Middleweight Rhoshii Wells and featherweight Floyd Mayweather Jr. showed the right stuff Monday night and kept the U.S. unbeaten after six bouts.
The right stuff: crashing right hands to the head that enabled Wells easily to outpoint an Iranian opponent at 165 pounds and helped Mayweather stop an opponent from Kazakhstan at 125 pounds.
Wells' 24-7 victory over Sefid Dashti Mollal was especially popular to the fans because he lives in the Atlanta suburb of Riverdale. He sometimes trains at the gym of hometown hero Evander Holyfield, former undisputed heavyweight champion.
Holyfield cheered Wells from ringside and Wells' parents rooted him on from the stands at the Alexander Memorial Coliseum.
"It felt good having the hometown crowd with me," the 19-year-old Wells said.
Cubans also won twice, running their record to 7-0. Lorenzo Aragon got up from a third-round knockdown and won a 9-6 decision over Noureddine Madjhound of Algeria at 125 pounds. In a 165-pound match, 1992 Olympic champion Ariel Hernandez outpointed Salim Kbarry of Egypt 11-2.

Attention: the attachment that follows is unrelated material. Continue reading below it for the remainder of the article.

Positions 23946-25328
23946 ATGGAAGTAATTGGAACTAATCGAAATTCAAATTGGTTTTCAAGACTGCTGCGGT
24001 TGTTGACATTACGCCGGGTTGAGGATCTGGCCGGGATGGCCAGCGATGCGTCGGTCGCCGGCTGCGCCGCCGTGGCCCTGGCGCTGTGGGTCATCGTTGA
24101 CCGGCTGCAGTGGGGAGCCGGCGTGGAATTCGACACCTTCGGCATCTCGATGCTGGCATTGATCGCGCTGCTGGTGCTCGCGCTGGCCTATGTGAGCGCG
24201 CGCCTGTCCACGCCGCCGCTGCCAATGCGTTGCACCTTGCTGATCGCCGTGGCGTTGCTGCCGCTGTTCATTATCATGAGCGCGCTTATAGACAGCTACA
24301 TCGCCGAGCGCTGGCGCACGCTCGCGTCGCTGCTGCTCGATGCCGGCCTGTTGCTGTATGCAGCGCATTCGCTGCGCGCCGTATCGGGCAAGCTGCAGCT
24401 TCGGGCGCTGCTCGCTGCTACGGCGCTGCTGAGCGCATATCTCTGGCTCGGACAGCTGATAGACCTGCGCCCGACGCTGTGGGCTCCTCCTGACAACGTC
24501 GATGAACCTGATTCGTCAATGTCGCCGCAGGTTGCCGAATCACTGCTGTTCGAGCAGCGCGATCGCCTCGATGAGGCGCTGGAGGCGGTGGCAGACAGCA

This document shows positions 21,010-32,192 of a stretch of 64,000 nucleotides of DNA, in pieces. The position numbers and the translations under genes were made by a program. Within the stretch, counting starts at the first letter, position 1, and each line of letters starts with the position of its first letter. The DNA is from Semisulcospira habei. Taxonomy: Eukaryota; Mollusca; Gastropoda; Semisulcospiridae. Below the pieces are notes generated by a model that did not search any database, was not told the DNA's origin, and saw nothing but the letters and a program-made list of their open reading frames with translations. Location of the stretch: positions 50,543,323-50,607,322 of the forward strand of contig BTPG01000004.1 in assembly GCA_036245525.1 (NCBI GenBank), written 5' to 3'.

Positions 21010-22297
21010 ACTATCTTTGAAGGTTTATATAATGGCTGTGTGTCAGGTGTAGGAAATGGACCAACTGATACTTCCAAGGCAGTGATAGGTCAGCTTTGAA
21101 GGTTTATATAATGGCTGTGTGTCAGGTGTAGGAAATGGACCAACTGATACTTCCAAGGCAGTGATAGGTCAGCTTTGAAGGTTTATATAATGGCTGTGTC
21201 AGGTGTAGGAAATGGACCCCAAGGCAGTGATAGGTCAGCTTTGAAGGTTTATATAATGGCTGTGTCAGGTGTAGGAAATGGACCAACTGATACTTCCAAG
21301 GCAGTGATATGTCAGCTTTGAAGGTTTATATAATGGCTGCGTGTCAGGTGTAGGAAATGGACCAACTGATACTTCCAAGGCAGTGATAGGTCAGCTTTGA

Mayweather, 19, of Grand Rapids, Mich., stopped Bakhtiyar Tileganov 57 seconds into the second round.
"I'm not a guy known for breaking a winning streak and I wanted to keep the winning streak going," Mayweather said.
Said U.S. coach Al Mitchell: "We knew they were going to do well, we just didn't know how well they were going to do."
There still are two rounds, however, before boxers reach the medal round.
Mayweather controlled his bout from the outset with right-hand leads and counters, forcing a standing 8-count in the second round.
A ringside physician examined Tileganov's nose in the first round. After the referee halted the action when blood flowed from the nose again in the second, the physician recommended the bout be stopped. Mayweather was ahead 10-1.
"It was an okay performance, but it wasn't one of my best," said Mayweather, whose father once boxed professionally against Sugar Ray Leonard and whose uncle Roger was a champion in the 1980s.